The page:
An LFE GTK 2.0 API that wraps the Erlang gtknode library
As odd as it may seem, LFE and GTK are actually a very good combination. LFE is a language that runs on a VM that was built to support highly-concurrent communications betewen native (Erlang/BEAM) and non-native (Ports) code. Due to its inherent message passing, LFE supports asynchronous calls. In addition to generic software servers, LFE also supports event servers -- both are useful integrating with GUI main loops and managing signals. Furthermore, due to LFE's support of distribution, it is possible to create GTK GUIs that manage or interact with light-weight language processes that run on multiple cores or even on remote systems.
Or: Why create a wrapper? The answer to this is quite simple: though the use of gtknode is very elegant and simple (espcially if you have long experience in the Erlang world), the approach is not very Lisp-y. Additionally, if you don't come from the Erlang world, the use of gtknode in LFE will seem quite strange.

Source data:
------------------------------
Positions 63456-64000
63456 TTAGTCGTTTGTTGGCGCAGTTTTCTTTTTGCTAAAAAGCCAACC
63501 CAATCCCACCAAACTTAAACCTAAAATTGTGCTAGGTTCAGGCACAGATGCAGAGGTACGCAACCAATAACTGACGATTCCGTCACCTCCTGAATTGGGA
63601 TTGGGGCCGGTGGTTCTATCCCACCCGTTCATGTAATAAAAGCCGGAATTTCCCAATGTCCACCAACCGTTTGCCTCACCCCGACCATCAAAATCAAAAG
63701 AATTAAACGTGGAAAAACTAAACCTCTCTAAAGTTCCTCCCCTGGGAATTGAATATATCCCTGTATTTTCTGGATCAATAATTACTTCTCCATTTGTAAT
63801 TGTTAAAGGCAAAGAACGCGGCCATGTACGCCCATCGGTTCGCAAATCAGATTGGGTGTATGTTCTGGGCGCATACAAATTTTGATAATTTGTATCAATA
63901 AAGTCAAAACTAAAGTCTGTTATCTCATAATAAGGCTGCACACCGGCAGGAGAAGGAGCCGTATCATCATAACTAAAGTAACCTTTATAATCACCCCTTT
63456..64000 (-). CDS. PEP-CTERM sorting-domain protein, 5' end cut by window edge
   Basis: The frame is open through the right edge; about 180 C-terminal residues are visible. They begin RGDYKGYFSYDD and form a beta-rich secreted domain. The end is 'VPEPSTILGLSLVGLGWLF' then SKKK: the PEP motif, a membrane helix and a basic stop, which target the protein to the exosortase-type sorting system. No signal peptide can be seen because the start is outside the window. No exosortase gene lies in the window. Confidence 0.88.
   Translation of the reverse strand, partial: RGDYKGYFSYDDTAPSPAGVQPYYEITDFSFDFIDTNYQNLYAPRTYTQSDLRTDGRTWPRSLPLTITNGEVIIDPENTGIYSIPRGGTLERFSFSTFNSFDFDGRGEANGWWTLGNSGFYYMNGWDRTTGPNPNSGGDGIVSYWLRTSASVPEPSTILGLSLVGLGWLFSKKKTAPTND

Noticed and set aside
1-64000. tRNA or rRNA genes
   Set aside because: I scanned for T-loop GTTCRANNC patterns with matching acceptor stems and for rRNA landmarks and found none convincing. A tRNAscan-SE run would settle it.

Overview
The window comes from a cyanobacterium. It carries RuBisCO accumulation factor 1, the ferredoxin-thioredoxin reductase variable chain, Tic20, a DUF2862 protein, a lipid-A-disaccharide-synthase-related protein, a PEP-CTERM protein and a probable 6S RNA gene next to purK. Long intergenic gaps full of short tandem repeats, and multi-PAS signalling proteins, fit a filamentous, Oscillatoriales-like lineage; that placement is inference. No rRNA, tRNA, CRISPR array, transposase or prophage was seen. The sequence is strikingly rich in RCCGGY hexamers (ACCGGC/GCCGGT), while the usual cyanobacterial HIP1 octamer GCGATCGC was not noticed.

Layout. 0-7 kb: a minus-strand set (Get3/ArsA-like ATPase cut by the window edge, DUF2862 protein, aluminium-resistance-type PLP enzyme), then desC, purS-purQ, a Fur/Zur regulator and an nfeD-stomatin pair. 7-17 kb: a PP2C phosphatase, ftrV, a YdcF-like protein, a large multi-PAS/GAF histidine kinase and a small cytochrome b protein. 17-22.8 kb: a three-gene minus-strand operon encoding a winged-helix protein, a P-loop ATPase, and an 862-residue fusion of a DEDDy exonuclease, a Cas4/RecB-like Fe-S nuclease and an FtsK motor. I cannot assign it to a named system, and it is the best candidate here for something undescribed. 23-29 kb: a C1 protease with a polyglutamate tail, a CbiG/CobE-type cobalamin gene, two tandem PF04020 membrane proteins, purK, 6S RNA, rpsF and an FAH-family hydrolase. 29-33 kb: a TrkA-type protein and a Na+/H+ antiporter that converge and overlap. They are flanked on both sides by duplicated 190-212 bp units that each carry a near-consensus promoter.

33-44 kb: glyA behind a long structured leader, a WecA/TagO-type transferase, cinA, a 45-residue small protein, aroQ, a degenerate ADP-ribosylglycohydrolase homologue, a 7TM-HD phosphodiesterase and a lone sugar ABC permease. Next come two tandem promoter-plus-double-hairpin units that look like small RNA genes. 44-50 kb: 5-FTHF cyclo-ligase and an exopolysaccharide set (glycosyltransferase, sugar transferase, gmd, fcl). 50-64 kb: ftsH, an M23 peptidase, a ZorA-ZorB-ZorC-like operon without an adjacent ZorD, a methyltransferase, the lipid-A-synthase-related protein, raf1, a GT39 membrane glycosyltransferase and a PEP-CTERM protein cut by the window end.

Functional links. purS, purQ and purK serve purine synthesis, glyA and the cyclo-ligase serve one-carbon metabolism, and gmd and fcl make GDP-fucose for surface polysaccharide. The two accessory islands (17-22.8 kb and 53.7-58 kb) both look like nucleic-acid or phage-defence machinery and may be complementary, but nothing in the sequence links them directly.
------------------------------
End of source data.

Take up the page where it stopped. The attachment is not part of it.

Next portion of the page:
Here is an example call using gtknode:
(! name `#(,(self) (#(Gtk_statusbar_push `(statusbar1 ,sb-stx-id "Connected")))) (receive (`#(,name #(reply (#(ok ,rep)y)))) reply)
Here is the same call in ℓGTK:
(gtk.statusbar:push name 'statusbar1 sb-ctx-id "Connected")
This library attempts to provide LFE hackers with a natural-feeling API (one that closely mirros the APIs in other GTK language bindings) for creating GTK apps that run on the Erlang VM.
ℓGTK modules are named using a "dotted" notation that is meant to provide a context to the developer; there are no such things as packages or sub-packages in LFE or Erlang, so this notatation does not signify any underlying structure.
ℓGTK modules are grouped into the following, by name:
- gtk.* modules - These correlate directly to GTK+ classes
- gn.* modules - These are wrappers for gtknode-specific functions
- lgtk.* modules - These are ℓGTK-specific functions (e.g., the
Here there be dragons! This library is a work in progress, with nowhere near complete support of the GTK 2.0 API. That being said, adding new functions is mostly a trivial exercise; if you are comfortable with the source code, you may enjoy submitting patches that add support for your favourite missing GTK functions.
ℓGTK has the following system dependencies:
libglade2and its development files
If you would like to use the dark theme included in
priv, you will also need:
Erlang and LFE-specific dependencies will be downloaded automatically when running
Simply run the following in your
cloned directory (after you have the system dependencies installed):
- Download all the dependencies
- Compile source (as well as that of its dependencies), and
- Bring up a GTK window.
There are two sources of documentation -- both also works in progress -- for ℓGTK: